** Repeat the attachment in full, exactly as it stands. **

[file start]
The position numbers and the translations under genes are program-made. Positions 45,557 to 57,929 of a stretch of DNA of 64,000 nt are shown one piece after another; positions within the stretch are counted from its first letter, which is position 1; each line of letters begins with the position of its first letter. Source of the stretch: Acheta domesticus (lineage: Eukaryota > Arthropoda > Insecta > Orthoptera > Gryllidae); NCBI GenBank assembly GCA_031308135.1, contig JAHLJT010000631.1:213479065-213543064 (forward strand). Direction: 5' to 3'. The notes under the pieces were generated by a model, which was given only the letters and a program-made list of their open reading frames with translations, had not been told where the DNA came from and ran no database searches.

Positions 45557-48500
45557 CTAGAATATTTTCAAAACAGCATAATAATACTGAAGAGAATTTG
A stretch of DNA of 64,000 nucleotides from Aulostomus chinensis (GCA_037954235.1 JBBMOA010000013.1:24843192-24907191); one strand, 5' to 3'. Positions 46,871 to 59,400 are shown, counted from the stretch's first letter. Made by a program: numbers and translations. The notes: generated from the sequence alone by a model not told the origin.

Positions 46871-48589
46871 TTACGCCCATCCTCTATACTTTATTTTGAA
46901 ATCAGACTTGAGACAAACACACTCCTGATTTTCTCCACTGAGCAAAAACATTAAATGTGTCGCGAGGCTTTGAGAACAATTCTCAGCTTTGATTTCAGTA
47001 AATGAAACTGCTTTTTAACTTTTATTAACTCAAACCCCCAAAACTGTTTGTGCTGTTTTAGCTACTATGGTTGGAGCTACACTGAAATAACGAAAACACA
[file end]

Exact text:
The position numbers and the translations under genes are program-made. Positions 45,557 to 57,929 of a stretch of DNA of 64,000 nt are shown one piece after another; positions within the stretch are counted from its first letter, which is position 1; each line of letters begins with the position of its first letter. Source of the stretch: Acheta domesticus (lineage: Eukaryota > Arthropoda > Insecta > Orthoptera > Gryllidae); NCBI GenBank assembly GCA_031308135.1, contig JAHLJT010000631.1:213479065-213543064 (forward strand). Direction: 5' to 3'. The notes under the pieces were generated by a model, which was given only the letters and a program-made list of their open reading frames with translations, had not been told where the DNA came from and ran no database searches.

Positions 45557-48500
45557 CTAGAATATTTTCAAAACAGCATAATAATACTGAAGAGAATTTG
A stretch of DNA of 64,000 nucleotides from Aulostomus chinensis (GCA_037954235.1 JBBMOA010000013.1:24843192-24907191); one strand, 5' to 3'. Positions 46,871 to 59,400 are shown, counted from the stretch's first letter. Made by a program: numbers and translations. The notes: generated from the sequence alone by a model not told the origin.

Positions 46871-48589
46871 TTACGCCCATCCTCTATACTTTATTTTGAA
46901 ATCAGACTTGAGACAAACACACTCCTGATTTTCTCCACTGAGCAAAAACATTAAATGTGTCGCGAGGCTTTGAGAACAATTCTCAGCTTTGATTTCAGTA
47001 AATGAAACTGCTTTTTAACTTTTATTAACTCAAACCCCCAAAACTGTTTGTGCTGTTTTAGCTACTATGGTTGGAGCTACACTGAAATAACGAAAACACA